Discerning Facts and Myths About Track Rock Gap

In general, Loubser treated Cherokee legends as possible facts, while not discussing Creek Indian traditions whatsoever. Loubser first described two interpretations of the stone ruins that were provided to him by the staff of the Eastern Band of Cherokee’s Cultural Heritage Preservation Office.  Both interpreted the stone ruins as being burials. One version of this



Choctaw Beliefs Concerning Eclipses

Eclipse of the sun, ashe okleleqa (“sun dark or dirty”). The Choctaw say that since the sun works every day he becomes dirty and smoked from the great fire within. It is necessary therefore for him to rest and clean himself, after doing which he shines the brighter. During the eclipse he is removing the



Choctaw Beliefs Concerning Thunder and Lightning

Thunder and lightning are to the Choctaw two great birds Thun­der (Heloha), the female; Lightning (Mcda’tha),the male. When they hear a great noise in the clouds, Heloha is laying an egg, “just like a bird,” in the cloud, which is her nest. When a tree is shattered the result is said to have been caused



Why ‘Possum Has A Large Mouth

It had been a dry season and there was very little food for Deer, consequently he had become thin and rather weak. One day Deer met ‘Possum and exclaimed: “Why! ‘Possum, how very fat you are. How do you keep so fat when I can not find enough to eat?” And ‘Possum answered, “I live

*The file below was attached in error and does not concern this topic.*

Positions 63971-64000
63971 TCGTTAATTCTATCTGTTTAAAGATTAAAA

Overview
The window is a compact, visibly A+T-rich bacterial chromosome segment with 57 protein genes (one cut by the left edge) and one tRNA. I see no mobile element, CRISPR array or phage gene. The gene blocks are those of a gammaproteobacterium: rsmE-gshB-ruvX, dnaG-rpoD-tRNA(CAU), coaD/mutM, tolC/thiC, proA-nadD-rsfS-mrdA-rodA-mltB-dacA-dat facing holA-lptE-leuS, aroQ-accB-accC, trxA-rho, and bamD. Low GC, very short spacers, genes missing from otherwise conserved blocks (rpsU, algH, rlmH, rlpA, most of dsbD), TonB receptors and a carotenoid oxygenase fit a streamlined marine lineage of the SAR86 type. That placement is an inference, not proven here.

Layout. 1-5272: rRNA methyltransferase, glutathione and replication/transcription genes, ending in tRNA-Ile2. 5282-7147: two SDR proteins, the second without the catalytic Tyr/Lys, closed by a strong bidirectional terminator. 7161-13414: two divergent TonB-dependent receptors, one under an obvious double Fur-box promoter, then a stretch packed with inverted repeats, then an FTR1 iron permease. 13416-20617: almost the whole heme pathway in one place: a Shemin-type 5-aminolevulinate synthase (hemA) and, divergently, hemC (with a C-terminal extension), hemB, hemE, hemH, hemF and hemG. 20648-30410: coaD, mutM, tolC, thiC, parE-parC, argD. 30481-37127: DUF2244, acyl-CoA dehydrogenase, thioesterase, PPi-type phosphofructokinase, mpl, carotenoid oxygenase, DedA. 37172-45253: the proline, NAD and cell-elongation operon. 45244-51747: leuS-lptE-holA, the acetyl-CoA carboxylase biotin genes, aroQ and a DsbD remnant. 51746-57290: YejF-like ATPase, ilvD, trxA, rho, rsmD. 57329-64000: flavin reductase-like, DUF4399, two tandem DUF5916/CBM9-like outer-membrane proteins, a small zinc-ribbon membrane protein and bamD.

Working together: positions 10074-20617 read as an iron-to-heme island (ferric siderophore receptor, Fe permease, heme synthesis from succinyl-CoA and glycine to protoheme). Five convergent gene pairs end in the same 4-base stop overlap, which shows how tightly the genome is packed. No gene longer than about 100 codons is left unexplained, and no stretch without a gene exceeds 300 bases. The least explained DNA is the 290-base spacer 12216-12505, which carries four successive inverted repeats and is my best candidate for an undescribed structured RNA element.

The Hunter Who Became A Deer

One night a hunter killed a doe and soon afterward fell asleep near the carcass. The next morning, just at sunrise, the hunter was surprised and startled to see the doe raise her head and to hear her speak, asking him to go with her to her home. At first he was so surprised that



Tashka and Walo

Tashka and Walo were brothers who lived long ago. Every morning they saw the sun rise above the horizon, pass high overhead, and late in the day die in the west. When the boys were about four years old they conceived the idea of following the sun and seeing where he died. So the next



Bayou Lacomb Choctaw Creation Myth

Creation Myth[1]. Many generations ago Aba, the good spirit above, created many men, all Choctaw, who spoke the language of the Choctaw, and understood one another. These came from the bosom of the earth, being formed of yellow clay, and no men had ever lived before them. One day all came together and, looking upward,



Kwanoka’Sha

Kwanoka’sha{{1} is the name of a little spirit—a man, but no larger than a child two or three years of age. His home is in a cave under large rocks, in a rough, broken part of the country. Now, when a child is two or three or even four years old, it is often sick,



Skate’ne

Late one afternoon several children were playing near their house when suddenly they saw a woman approaching. She was very old and stooping, and her hair was white. The children were greatly frightened and ran into the house, but soon returned to the old woman, who said to them: “Children, do not be afraid of



Kashehotapalo

Kashehotapalo[[1]] is neither man nor beast. His head is small and his face shriveled and evil to look upon; his body is that of a man. His legs and feet are those of a deer, the former being covered with hair and the latter having cloven hoofs. He lives in low, swampy places, away from



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